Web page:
Storied fintech tycoon Jack Ma is set to relinquish control of payments giant Ant Group in the wake of sustained pressure from Chinese regulators.
On 7 January, Ant Group announced plans to make adjustments to shareholders’ voting rights in a bid to improve corporate governance.
“Ant Group’s shareholders and relevant beneficiaries plan to make adjustments to the upper-structure of Ant Group’s shareholders,” the company said in the “Ant Group Public Announcement on Sustained Improvements to Corporate Governance” (关于持续完善公司治理的公告). “The core of this adjustment is changes in the voting rights of Ant Group’s key shareholders.”
The adjustment will reduce Jack Ma’s voting rights in Ant Group from 53.46% to just 6.208%, via a shift from “Jack Ma and his synonymous actors jointly exercising share voting rights, to 10 natural persons including Ant Group’s senior management, employee representatives and founders separately and independently exercising voting rights.”
Ant Group said the adjustment will “not lead to changes in the economic interests of Ant Group shareholders and its relevant beneficiaries.”
According to the announcement, Ant Group’s relevant senior executives will also no longer serve as partners in Ma’s e-commerce giant Alibaba, in a bid to “raise the transparency and effectiveness of corporate governance and strengthen separation from shareholder Alibaba.”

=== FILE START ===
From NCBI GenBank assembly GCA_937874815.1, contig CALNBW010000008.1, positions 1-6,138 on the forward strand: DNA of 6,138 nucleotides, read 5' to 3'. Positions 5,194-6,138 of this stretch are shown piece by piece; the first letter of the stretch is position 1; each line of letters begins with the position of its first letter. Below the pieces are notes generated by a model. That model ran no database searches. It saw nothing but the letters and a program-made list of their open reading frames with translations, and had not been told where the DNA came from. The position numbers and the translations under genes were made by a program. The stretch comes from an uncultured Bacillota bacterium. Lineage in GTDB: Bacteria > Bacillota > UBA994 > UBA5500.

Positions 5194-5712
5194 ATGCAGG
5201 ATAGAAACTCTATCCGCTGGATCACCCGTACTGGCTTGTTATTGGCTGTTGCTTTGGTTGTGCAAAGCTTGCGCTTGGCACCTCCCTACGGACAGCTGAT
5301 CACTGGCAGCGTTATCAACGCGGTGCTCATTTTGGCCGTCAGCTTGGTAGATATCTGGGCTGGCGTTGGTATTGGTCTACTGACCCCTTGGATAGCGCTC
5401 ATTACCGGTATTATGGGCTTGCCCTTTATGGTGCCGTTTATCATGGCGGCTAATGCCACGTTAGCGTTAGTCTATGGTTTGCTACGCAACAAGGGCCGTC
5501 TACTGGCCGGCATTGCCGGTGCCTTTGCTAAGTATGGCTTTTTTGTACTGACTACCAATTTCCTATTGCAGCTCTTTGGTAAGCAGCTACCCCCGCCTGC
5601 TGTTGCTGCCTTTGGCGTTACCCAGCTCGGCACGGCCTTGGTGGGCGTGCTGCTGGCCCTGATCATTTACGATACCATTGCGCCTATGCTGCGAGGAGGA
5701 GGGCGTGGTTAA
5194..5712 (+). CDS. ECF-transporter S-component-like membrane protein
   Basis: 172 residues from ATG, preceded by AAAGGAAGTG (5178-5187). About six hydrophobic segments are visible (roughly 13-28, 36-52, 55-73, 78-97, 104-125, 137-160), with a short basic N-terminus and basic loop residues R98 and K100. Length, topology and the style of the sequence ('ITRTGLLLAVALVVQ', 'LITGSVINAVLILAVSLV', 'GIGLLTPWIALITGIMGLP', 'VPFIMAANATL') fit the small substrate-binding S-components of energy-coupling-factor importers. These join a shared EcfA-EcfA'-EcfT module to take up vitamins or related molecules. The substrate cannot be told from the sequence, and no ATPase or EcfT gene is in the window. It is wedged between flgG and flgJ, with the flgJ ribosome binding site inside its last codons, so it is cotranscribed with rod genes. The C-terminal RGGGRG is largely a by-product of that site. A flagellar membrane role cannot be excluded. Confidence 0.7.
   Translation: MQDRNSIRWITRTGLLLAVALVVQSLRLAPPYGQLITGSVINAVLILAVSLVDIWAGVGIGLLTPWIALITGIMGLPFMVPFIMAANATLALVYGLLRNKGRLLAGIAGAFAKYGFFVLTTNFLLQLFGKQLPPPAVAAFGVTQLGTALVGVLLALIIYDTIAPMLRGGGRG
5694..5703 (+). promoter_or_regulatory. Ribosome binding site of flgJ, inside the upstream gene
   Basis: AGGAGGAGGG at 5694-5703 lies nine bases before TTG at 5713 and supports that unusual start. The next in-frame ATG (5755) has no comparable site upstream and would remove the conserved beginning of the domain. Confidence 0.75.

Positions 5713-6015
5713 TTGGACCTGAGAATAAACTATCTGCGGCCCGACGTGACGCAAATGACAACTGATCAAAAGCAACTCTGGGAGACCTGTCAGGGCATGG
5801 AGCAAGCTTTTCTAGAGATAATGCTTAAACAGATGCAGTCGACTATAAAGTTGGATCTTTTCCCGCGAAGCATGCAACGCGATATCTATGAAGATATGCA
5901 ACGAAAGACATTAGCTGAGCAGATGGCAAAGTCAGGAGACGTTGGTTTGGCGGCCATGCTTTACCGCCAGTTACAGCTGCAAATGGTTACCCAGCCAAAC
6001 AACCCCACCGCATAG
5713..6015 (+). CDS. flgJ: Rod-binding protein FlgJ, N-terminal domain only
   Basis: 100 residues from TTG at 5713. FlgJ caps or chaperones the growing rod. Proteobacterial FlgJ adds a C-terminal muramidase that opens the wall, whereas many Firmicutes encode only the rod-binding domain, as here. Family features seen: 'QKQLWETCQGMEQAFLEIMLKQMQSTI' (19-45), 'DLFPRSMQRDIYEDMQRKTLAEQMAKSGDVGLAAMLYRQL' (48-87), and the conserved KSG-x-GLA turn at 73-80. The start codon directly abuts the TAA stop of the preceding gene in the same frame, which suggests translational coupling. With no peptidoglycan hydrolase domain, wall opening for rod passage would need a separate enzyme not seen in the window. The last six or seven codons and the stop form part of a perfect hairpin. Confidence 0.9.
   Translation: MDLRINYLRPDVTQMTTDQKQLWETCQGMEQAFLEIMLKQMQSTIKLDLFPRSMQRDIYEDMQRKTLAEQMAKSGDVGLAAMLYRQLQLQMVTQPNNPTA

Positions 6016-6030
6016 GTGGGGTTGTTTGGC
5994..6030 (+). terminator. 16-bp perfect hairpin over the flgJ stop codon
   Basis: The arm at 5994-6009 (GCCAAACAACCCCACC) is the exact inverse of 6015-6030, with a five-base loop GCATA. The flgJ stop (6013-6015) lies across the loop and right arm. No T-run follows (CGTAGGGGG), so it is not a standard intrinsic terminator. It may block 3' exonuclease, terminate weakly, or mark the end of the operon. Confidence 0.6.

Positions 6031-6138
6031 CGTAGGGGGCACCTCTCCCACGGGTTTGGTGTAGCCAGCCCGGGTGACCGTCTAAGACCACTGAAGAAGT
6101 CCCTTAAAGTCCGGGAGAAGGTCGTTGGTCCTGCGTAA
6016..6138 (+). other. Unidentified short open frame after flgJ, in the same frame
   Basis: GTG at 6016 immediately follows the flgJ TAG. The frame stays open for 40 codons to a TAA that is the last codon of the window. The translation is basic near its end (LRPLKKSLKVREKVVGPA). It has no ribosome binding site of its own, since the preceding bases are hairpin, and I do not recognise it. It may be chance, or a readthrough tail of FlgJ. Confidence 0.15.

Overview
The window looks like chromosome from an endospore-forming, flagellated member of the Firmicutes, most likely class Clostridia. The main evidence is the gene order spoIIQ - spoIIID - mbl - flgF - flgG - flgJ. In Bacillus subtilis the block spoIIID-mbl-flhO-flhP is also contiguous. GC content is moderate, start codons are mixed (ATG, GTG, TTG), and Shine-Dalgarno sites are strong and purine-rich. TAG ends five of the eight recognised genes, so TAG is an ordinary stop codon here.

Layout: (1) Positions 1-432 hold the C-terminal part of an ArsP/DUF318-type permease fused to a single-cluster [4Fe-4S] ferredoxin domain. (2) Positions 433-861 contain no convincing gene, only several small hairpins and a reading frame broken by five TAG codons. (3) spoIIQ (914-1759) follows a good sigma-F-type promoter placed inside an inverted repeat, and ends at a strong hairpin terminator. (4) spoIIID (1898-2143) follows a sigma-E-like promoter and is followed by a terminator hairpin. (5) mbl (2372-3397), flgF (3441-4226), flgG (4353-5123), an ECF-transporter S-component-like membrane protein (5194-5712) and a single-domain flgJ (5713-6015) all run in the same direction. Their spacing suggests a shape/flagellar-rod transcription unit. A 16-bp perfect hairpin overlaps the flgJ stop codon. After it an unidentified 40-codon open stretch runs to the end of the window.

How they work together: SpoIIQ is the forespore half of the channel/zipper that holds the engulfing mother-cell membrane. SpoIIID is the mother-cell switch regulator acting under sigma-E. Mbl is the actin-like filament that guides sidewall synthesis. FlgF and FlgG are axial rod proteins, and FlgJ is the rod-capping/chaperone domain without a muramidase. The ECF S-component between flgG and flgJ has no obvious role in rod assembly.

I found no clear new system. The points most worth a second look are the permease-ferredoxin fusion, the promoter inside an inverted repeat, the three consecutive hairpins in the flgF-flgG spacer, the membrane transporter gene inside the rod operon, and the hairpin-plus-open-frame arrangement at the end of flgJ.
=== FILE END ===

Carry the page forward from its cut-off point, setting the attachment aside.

The move comes after Chinese regulators applied sustained pressure to Ant Group’s operations, as well as launched a campaign to clean up China’s online finance and fintech sectors.
In November 2020 Chinese regulators scuppered Ant Group’s proposed IPO on the Shanghai and Hong Kong bourses. The dual listing of Ant Group on China’s leading stock exchanges was expected to raise a record-breaking USD$34.4 billion.
Ant Group executives were subsequently summoned by the Chinese securities authority for “regulatory discussions” that are usually considered a sign of disciplinary action.